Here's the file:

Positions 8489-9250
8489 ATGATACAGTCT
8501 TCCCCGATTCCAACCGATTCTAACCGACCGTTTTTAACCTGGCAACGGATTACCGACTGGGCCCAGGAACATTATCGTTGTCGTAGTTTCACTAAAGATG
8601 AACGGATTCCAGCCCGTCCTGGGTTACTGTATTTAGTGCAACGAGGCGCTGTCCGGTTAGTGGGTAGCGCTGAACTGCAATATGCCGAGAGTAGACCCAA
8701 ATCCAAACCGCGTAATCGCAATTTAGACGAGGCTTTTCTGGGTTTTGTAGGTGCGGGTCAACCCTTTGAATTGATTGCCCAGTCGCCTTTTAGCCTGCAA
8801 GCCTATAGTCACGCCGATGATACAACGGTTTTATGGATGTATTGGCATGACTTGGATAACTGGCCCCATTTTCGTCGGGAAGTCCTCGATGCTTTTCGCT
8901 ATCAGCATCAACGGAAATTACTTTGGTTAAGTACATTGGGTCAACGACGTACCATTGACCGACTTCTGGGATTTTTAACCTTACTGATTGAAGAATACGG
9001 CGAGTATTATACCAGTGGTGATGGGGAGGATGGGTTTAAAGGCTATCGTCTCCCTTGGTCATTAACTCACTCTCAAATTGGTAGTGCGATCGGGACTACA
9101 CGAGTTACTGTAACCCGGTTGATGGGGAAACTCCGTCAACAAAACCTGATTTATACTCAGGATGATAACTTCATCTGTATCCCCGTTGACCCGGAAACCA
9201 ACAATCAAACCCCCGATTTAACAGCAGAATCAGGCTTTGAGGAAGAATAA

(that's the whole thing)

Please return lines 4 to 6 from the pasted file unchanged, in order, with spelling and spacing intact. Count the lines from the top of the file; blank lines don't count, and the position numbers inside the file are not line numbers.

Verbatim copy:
8601 AACGGATTCCAGCCCGTCCTGGGTTACTGTATTTAGTGCAACGAGGCGCTGTCCGGTTAGTGGGTAGCGCTGAACTGCAATATGCCGAGAGTAGACCCAA
8701 ATCCAAACCGCGTAATCGCAATTTAGACGAGGCTTTTCTGGGTTTTGTAGGTGCGGGTCAACCCTTTGAATTGATTGCCCAGTCGCCTTTTAGCCTGCAA
8801 GCCTATAGTCACGCCGATGATACAACGGTTTTATGGATGTATTGGCATGACTTGGATAACTGGCCCCATTTTCGTCGGGAAGTCCTCGATGCTTTTCGCT